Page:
Cooper outlines plan to raise NC teacher pay to national average
Posted February 20
Updated February 21
Charlotte, N.C. — Gov. Roy Cooper said Monday that his proposed budget will include 5 percent raises for public school teachers in each of the next two years and laid out a plan to bring teacher pay in North Carolina to the national average within five years.
"These aren’t just investments in our teachers. They are lasting investments in our economy and in our own children’s future," Cooper said at an event at Collinswood Language Academy in Charlotte. "Education is part of North Carolina’s legacy, but recently we’ve fallen behind. My proposal is a serious, multi-year increase in teacher salaries that will get us to the national average so we can show our teachers the respect they deserve."
North Carolina currently ranks 41st nationally in average teacher salary.
The budget proposal also would give teachers an extra $150 a year to offset out-of-pocket expenses for classroom supplies, Cooper said.
Republican legislative leaders quickly jumped on the proposal, saying the governor was backing their efforts in recent years to increase teacher pay.
"Republicans have made bold and historic commitments to raising teacher pay in North Carolina since 2014, so we're excited Gov. Cooper wants to join us in that effort," House Speaker Tim Moore said in a statement. "Republicans raised teacher pay while cutting taxes and providing relief to hard-working North Carolinians, so we hope the details of Gov. Cooper’s proposal will mirror our successful approach."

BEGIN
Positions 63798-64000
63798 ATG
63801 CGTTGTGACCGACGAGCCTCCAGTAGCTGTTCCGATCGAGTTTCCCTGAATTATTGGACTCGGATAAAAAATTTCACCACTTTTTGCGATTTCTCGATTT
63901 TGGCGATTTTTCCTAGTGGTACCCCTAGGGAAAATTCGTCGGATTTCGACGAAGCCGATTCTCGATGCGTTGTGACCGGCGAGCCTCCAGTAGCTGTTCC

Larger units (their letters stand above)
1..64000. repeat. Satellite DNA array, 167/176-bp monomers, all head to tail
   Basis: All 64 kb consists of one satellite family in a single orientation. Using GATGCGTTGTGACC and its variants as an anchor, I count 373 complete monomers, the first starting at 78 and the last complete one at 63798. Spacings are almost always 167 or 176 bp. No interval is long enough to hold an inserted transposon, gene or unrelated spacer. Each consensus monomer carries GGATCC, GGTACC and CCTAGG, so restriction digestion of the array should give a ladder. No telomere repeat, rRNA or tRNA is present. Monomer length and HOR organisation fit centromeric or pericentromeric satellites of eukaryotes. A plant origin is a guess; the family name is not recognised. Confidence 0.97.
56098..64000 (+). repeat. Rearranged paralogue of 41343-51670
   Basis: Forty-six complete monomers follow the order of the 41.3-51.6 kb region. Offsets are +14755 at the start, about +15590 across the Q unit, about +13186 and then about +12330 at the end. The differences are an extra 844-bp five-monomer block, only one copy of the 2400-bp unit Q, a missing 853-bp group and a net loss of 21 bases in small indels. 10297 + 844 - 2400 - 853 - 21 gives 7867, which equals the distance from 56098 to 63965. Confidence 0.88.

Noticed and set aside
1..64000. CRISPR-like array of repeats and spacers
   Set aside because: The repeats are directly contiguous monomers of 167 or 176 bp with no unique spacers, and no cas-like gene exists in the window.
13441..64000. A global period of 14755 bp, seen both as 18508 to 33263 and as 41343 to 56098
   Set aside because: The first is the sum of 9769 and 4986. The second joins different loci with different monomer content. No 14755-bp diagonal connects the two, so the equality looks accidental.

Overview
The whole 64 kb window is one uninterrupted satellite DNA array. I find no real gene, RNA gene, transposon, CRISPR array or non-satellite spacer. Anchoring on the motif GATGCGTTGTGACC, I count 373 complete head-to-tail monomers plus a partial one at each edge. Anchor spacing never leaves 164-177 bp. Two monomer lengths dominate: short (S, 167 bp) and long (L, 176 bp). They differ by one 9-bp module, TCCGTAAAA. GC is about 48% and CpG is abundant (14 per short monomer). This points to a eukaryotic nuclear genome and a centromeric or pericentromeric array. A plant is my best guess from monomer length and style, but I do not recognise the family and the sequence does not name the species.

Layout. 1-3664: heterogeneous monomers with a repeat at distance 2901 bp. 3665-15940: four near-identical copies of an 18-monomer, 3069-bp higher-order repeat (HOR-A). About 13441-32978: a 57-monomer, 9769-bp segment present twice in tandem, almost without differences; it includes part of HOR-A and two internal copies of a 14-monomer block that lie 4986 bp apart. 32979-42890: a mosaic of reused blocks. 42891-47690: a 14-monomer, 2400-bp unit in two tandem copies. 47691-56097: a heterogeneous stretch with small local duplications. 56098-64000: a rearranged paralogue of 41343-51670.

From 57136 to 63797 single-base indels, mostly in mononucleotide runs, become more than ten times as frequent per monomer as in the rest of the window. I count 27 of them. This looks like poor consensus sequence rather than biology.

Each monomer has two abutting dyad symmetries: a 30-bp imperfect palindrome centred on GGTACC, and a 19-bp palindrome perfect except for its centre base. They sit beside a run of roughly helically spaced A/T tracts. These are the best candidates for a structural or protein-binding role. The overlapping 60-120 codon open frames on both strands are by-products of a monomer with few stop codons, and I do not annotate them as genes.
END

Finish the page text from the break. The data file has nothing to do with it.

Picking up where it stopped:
"After he opposed recent Republican budgets that increased average teacher pay by 15.5 percent, we are pleased Roy Cooper has finally joined legislative efforts to undo the damage of years of Democratic teacher furloughs and teacher pay freezes. We look forward to reviewing his complete budget proposal," Senate President Pro Tem Phil Berger said in a statement.
Cooper didn't spell out how he plans to pay for the raises, noting in a fact sheet only that his proposed budget doesn't include tax increases for the $813 million investment.
Teacher pay has been a political football for several years, with Democrats and Republicans blaming each other for North Carolina's decline in average salary and claiming credit for any increases in spending. The one thing both sides have agreed on is a willingness to put more money in state classrooms.
"Governor Cooper’s two-year teacher pay proposal is a significant step toward restoring respect back to the profession and making North Carolina a teacher destination state once again," Mark Jewell, president of the North Carolina Association of Educators, said in a statement. "It also does not leave out our most experienced educators, which has been the case in recent years. The most valuable resource a student can have to help them be successful is a qualified, caring teacher in front of the class."